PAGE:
Some patients note only the blue phase of the color changes, making the distinction from acrocyanosis difficult. Reynaud phenomenon is attributed mainly to hyperactivity of the sympathetic nervous system causing episodic vasospasm in the peripheral small vessels. This patient had no family history or personal history of RP.
Acrocyanosis is a relatively common finding that has some resemblance to RP, as the color changes are also transient and seem to be triggered by cold and stress. However, in acrocyanosis the color changes are more symmetric; extend to the hands and even the forearms; there is no clear line of demarcation; the thumbs are often involved; and the episodes are usually longer than RP episodes.2 Acrocyanosis is caused by vasoconstriction of small arteries and arterioles, and hypotonic dysregulation of small venules, resulting in blood stasis and deoxygenation. Acrocyanosis can be primary, without an underlying disease, or secondary to neoplastic (paraneoplastic disorder), neurologic (neuropathies), and other disorders (cryoglobulinemia, eating disorders).3
To note, psychostimulant drugs used to treat attention deficit/hyperactivity disorder (ADHD) have been associated with triggering and worsening the symptoms of both RP and acrocyanosis.4
Erythromelalgia is a condition characterized by paroxysmal erythema, warmth, and extreme pain of the distal extremities. It is typically symmetric. Episodes are triggered by exposure to warmth and relieved by cooling. Erythromelalgia may be primary and has been associated with several missense mutations in SCN9A, a gene encoding a sodium channel.5 It may be secondary to polycythemia, thrombocytosis, vascular disease, and peripheral neuropathy.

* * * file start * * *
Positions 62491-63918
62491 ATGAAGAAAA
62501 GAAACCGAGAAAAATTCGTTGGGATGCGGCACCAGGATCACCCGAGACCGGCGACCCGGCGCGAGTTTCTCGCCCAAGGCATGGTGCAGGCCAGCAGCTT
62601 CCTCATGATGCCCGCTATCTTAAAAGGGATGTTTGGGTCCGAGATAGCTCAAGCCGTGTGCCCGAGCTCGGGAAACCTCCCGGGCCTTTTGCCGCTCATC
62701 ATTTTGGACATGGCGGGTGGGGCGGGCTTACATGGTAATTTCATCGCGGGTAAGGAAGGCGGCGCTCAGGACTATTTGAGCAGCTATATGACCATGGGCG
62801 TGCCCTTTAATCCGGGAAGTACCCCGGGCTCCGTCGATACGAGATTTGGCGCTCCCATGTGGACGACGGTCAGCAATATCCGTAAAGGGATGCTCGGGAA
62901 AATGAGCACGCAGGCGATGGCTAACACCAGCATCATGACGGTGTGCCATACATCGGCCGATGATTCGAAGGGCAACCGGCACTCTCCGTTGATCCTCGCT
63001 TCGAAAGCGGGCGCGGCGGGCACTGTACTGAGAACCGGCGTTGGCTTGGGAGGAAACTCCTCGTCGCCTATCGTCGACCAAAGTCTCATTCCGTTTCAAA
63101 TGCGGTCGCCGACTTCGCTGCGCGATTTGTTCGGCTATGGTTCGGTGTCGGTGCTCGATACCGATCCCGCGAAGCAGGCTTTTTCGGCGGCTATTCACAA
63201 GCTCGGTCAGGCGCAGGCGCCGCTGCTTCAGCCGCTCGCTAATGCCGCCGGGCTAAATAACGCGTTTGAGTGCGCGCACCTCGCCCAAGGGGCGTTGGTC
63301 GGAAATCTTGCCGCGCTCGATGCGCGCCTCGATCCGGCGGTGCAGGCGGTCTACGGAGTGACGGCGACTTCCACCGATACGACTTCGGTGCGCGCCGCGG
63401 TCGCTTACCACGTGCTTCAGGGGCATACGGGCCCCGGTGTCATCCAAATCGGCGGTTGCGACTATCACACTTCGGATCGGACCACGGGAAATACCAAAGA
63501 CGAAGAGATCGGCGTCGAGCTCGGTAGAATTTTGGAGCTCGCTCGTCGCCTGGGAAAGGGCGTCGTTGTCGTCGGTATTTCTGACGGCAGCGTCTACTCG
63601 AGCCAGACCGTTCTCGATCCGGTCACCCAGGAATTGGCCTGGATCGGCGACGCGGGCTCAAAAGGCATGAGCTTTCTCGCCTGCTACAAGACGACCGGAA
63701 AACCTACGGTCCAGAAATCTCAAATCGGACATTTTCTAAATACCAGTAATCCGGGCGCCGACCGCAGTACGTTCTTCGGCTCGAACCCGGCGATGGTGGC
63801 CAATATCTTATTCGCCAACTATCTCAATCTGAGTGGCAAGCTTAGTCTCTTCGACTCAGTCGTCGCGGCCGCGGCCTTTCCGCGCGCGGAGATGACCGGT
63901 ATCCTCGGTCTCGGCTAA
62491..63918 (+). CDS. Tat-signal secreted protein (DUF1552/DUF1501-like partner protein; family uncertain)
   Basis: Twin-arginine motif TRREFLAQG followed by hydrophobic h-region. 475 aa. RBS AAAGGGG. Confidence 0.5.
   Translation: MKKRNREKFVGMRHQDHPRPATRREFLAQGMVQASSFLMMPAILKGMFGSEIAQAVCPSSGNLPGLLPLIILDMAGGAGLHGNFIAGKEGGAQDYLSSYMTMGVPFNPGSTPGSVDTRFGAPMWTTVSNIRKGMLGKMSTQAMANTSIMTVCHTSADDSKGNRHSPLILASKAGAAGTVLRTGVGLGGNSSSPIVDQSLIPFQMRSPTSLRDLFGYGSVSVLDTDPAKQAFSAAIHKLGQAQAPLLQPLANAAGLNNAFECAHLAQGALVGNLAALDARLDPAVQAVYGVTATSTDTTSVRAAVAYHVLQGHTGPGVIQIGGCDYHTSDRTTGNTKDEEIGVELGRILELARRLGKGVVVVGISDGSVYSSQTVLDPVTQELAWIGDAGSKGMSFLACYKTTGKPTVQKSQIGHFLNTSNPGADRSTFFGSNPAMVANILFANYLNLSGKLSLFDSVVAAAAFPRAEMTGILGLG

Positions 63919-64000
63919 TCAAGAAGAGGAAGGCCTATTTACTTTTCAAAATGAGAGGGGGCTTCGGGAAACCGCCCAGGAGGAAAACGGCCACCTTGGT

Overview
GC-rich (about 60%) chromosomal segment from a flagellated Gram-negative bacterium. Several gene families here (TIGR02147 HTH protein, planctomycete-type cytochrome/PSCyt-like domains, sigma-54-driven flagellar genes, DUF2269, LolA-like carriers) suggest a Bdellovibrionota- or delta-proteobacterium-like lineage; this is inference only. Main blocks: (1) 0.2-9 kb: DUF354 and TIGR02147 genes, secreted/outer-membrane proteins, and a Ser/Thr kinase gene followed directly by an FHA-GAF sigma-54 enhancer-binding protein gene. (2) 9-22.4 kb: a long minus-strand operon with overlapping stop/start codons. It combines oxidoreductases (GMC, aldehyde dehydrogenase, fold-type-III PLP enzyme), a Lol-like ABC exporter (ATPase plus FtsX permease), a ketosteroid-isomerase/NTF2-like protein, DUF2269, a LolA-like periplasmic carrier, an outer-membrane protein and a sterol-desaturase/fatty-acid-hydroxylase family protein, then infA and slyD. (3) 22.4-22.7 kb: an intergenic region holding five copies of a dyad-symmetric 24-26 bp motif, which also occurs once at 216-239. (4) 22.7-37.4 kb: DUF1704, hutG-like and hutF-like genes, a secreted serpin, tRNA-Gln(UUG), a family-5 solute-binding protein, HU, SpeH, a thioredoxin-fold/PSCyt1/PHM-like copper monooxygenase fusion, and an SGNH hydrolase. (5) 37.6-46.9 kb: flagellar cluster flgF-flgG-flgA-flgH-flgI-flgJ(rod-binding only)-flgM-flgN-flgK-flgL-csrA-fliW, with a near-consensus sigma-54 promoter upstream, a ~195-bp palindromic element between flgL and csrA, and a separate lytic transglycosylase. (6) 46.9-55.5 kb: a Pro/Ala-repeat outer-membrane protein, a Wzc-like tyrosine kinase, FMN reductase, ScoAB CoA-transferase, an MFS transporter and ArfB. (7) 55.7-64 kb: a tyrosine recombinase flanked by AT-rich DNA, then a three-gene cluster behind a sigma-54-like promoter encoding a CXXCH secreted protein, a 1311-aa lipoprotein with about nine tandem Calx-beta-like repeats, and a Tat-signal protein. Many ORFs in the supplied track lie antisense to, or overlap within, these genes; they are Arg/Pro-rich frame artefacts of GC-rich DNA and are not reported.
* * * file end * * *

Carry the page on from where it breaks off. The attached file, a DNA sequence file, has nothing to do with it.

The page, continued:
Other entities that may cause color changes in the distal extremities include venous and arterial occlusions as a result of blood clots or emboli. These are typically fixed rather than transient color changes and are associated with significant pain from tissue ischemia and necrosis.
Vascular occlusion also might be a result of vasculitis associated with blood vessel damage leading to poor perfusion and color changes in the distal extremities. Primary vasculitides, in particular those affecting small vessels such as granulomatosis with polyangiitis (GPA), microscopic polyangiitis (MPA), and eosinophilic granulomatosis with polyangiitis (EGPA; formerly Churg-Strauss syndrome), need to be considered.
Hypoxemia also might present with color changes in the distal extremities, but similar discoloration usually is also noted in the lips, tongue, and perioral region. It may be a result of hypoventilation and cardiorespiratory pathologies.
Methemoglobinemia may also present with distal and central cyanosis secondary to an increase in the level of methemoglobin in the blood usually as a result of exposure to various medications and chemicals. The increased methemoglobin causes blue discoloration and at times tissue hypoxemia because of increased affinity of the hemoglobin to oxygen and decreased release of oxygen to the tissues.
Finally, discoloration of the skin of the distal extremities as a result of colored sweat or interaction of colorless sweat with an agent present on the skin can lead to unusual color as well. These conditions are referred to as chromhidrosis or pseudochromhidrosis (Table 2).6
Pseudochromhidrosis is a rare condition wherein sweat interacts with various nonpathologic bacteria on the skin, usually the chromogenic Corynebacterium, and this chemical reaction causes blue or sometimes black or red discoloration in patchy areas on the skin. It also can result from the reaction between the sweat and other pathogens such as Bacillus species and certain fungi (Piedraria), dyes, drugs (Rifampin), and other chemicals (copper).7 Wiping the skin with an alcohol pad usually makes the diagnosis.